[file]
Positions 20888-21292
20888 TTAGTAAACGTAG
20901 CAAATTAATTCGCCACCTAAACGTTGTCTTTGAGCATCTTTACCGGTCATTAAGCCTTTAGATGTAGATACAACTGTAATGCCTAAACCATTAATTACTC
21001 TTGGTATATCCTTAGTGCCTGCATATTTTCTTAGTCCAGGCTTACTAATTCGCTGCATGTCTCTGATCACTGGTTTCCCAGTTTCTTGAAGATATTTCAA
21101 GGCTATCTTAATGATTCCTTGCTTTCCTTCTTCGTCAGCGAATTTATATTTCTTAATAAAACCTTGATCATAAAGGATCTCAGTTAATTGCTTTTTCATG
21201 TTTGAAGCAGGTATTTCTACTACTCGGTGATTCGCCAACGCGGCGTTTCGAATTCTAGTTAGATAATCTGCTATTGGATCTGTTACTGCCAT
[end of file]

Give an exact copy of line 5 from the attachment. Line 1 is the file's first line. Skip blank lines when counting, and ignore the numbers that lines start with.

21101 GGCTATCTTAATGATTCCTTGCTTTCCTTCTTCGTCAGCGAATTTATATTTCTTAATAAAACCTTGATCATAAAGGATCTCAGTTAATTGCTTTTTCATG